School District Mulls Facilities Bond

But Worries Remain over Recently Failed Measures at SBCC and Montecito Union

Though several stressed it was far from official, Santa Barbara school district boardmembers entertained the idea of placing a facilities bond measure on the November 2016 ballot at a workshop held Tuesday night. The school district’s facilities committee has met monthly for the past year, but in December, committee member and longtime school advocate Lanny Ebenstein put the brakes on the process of finalizing a facilities master plan. Overwhelmed by the amount of detail for 21 school sites, he called for priorities.

On Tuesday, Ebenstein made a case for eliminating 93 portables at elementary schools and developing permanent classrooms at a price tag he estimated to be $80 million. No one objected that portables were a key issue, though total cost has not been solidified. The board directed the committee to come back with a plan that outlines categories for expenses ​— ​removing portables or safety upgrades, for instance ​— ​at the site and district level.

Last fall, community members attended town hall meetings to express renovation wishes at their campuses. Some of what they came up with ​— ​a bigger pool at San Marcos or gymnasiums at all of the junior highs, for instance ​— ​were dubbed the “pies in the sky” but nonetheless a barometer for what a dream school campus could look like.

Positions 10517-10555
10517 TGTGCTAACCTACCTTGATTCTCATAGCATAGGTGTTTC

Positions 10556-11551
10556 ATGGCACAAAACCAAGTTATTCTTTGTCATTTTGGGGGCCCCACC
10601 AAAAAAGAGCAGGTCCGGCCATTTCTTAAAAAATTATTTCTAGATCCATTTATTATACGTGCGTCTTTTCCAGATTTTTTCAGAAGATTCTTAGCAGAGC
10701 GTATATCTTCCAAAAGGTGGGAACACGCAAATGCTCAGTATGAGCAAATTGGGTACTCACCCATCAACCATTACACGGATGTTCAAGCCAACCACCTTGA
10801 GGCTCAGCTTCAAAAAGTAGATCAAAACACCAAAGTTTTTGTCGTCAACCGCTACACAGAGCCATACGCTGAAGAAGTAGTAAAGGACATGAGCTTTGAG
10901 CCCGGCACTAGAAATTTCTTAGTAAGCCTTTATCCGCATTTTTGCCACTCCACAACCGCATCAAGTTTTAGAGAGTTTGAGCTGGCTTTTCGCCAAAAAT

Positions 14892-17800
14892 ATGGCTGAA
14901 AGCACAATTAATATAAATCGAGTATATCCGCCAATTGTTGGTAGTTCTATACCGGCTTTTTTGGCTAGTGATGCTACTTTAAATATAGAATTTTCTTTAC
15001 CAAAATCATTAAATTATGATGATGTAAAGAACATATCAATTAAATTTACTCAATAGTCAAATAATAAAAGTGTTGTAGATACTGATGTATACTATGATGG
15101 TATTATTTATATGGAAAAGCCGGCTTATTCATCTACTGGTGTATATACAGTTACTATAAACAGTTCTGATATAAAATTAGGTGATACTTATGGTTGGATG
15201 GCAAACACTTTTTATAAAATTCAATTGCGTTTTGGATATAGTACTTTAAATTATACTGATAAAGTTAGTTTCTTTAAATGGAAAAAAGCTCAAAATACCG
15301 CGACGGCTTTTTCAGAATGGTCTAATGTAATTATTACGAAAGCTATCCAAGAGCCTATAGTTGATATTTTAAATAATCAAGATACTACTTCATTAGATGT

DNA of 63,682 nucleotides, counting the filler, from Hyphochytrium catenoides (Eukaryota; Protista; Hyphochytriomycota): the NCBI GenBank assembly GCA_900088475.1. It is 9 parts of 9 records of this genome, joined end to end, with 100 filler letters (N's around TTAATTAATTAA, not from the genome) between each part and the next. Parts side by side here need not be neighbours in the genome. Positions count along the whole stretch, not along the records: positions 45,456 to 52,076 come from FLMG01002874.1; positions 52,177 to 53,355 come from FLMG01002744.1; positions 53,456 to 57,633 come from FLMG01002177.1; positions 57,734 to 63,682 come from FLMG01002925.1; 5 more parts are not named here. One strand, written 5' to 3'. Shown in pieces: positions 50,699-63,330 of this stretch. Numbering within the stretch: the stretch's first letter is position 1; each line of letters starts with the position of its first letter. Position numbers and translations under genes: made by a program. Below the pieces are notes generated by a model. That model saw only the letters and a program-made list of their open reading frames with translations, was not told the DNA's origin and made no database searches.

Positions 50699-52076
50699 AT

Several facilities committee members also took to the podium Tuesday and noted the area “political climate change,” pointing to school facilities bonds floated by Santa Barbara City College and Montecito Union School that were unsuccessful last November. In 2012, the school district placed a parcel tax on the ballot that failed. The city, county, and SBCC are considering other area tax increases in some form or another in 2016, Ebenstein added. The issue could also hinge on whether or not Governor Jerry Brown would place a state school facilities bond on the ballot in 2016; many are skeptical he would. Without a state bond, school modernization continues to be the burden of area communities.


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